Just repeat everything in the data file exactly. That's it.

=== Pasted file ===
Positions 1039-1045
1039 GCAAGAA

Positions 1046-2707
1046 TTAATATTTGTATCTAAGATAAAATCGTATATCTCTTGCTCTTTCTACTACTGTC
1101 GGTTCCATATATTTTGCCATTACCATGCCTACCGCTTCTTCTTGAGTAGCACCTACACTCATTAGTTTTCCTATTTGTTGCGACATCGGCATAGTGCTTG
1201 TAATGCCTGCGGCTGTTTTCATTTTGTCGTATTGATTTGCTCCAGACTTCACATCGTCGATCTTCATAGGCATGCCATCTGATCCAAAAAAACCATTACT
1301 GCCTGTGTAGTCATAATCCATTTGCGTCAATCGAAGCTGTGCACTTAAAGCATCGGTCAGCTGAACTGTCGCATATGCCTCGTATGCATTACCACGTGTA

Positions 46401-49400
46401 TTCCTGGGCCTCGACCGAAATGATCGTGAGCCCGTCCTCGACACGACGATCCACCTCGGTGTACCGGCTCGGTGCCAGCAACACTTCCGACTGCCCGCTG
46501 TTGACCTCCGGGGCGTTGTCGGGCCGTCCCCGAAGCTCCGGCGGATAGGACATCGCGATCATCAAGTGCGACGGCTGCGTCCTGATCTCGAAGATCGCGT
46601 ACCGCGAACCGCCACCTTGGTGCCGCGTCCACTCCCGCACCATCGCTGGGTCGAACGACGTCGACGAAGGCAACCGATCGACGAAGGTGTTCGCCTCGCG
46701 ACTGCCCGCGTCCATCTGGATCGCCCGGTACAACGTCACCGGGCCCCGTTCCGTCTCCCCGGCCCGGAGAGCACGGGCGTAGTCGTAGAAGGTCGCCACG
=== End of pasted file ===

Positions 1039-1045
1039 GCAAGAA

Positions 1046-2707
1046 TTAATATTTGTATCTAAGATAAAATCGTATATCTCTTGCTCTTTCTACTACTGTC
1101 GGTTCCATATATTTTGCCATTACCATGCCTACCGCTTCTTCTTGAGTAGCACCTACACTCATTAGTTTTCCTATTTGTTGCGACATCGGCATAGTGCTTG
1201 TAATGCCTGCGGCTGTTTTCATTTTGTCGTATTGATTTGCTCCAGACTTCACATCGTCGATCTTCATAGGCATGCCATCTGATCCAAAAAAACCATTACT
1301 GCCTGTGTAGTCATAATCCATTTGCGTCAATCGAAGCTGTGCACTTAAAGCATCGGTCAGCTGAACTGTCGCATATGCCTCGTATGCATTACCACGTGTA

Positions 46401-49400
46401 TTCCTGGGCCTCGACCGAAATGATCGTGAGCCCGTCCTCGACACGACGATCCACCTCGGTGTACCGGCTCGGTGCCAGCAACACTTCCGACTGCCCGCTG
46501 TTGACCTCCGGGGCGTTGTCGGGCCGTCCCCGAAGCTCCGGCGGATAGGACATCGCGATCATCAAGTGCGACGGCTGCGTCCTGATCTCGAAGATCGCGT
46601 ACCGCGAACCGCCACCTTGGTGCCGCGTCCACTCCCGCACCATCGCTGGGTCGAACGACGTCGACGAAGGCAACCGATCGACGAAGGTGTTCGCCTCGCG
46701 ACTGCCCGCGTCCATCTGGATCGCCCGGTACAACGTCACCGGGCCCCGTTCCGTCTCCCCGGCCCGGAGAGCACGGGCGTAGTCGTAGAAGGTCGCCACG